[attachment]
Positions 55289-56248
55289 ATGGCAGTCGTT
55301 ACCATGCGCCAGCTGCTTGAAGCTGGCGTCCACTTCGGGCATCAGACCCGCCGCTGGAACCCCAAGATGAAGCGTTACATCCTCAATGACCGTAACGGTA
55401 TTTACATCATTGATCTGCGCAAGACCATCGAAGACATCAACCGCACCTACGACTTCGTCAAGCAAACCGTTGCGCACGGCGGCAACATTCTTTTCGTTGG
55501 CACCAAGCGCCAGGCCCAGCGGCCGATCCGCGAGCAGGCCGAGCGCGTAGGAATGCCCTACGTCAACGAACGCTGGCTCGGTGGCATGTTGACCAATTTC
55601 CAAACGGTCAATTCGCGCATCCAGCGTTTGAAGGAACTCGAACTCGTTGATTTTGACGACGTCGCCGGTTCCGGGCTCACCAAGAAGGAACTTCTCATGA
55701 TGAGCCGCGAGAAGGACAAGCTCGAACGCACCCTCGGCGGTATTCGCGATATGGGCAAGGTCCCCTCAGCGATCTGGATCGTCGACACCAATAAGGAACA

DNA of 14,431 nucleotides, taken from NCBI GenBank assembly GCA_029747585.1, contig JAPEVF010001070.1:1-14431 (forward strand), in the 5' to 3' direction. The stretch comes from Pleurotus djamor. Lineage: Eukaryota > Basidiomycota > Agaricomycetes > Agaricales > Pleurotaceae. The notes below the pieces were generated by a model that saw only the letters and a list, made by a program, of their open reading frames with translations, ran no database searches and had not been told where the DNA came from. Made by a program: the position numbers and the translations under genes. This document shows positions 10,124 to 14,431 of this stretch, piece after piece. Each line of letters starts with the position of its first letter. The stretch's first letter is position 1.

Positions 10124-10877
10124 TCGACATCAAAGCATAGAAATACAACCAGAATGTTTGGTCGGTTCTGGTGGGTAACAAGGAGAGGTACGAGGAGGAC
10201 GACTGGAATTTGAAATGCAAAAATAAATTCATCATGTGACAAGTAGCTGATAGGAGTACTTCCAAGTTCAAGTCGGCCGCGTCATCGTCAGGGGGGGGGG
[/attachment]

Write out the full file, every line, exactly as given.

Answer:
Positions 55289-56248
55289 ATGGCAGTCGTT
55301 ACCATGCGCCAGCTGCTTGAAGCTGGCGTCCACTTCGGGCATCAGACCCGCCGCTGGAACCCCAAGATGAAGCGTTACATCCTCAATGACCGTAACGGTA
55401 TTTACATCATTGATCTGCGCAAGACCATCGAAGACATCAACCGCACCTACGACTTCGTCAAGCAAACCGTTGCGCACGGCGGCAACATTCTTTTCGTTGG
55501 CACCAAGCGCCAGGCCCAGCGGCCGATCCGCGAGCAGGCCGAGCGCGTAGGAATGCCCTACGTCAACGAACGCTGGCTCGGTGGCATGTTGACCAATTTC
55601 CAAACGGTCAATTCGCGCATCCAGCGTTTGAAGGAACTCGAACTCGTTGATTTTGACGACGTCGCCGGTTCCGGGCTCACCAAGAAGGAACTTCTCATGA
55701 TGAGCCGCGAGAAGGACAAGCTCGAACGCACCCTCGGCGGTATTCGCGATATGGGCAAGGTCCCCTCAGCGATCTGGATCGTCGACACCAATAAGGAACA

DNA of 14,431 nucleotides, taken from NCBI GenBank assembly GCA_029747585.1, contig JAPEVF010001070.1:1-14431 (forward strand), in the 5' to 3' direction. The stretch comes from Pleurotus djamor. Lineage: Eukaryota > Basidiomycota > Agaricomycetes > Agaricales > Pleurotaceae. The notes below the pieces were generated by a model that saw only the letters and a list, made by a program, of their open reading frames with translations, ran no database searches and had not been told where the DNA came from. Made by a program: the position numbers and the translations under genes. This document shows positions 10,124 to 14,431 of this stretch, piece after piece. Each line of letters starts with the position of its first letter. The stretch's first letter is position 1.

Positions 10124-10877
10124 TCGACATCAAAGCATAGAAATACAACCAGAATGTTTGGTCGGTTCTGGTGGGTAACAAGGAGAGGTACGAGGAGGAC
10201 GACTGGAATTTGAAATGCAAAAATAAATTCATCATGTGACAAGTAGCTGATAGGAGTACTTCCAAGTTCAAGTCGGCCGCGTCATCGTCAGGGGGGGGGG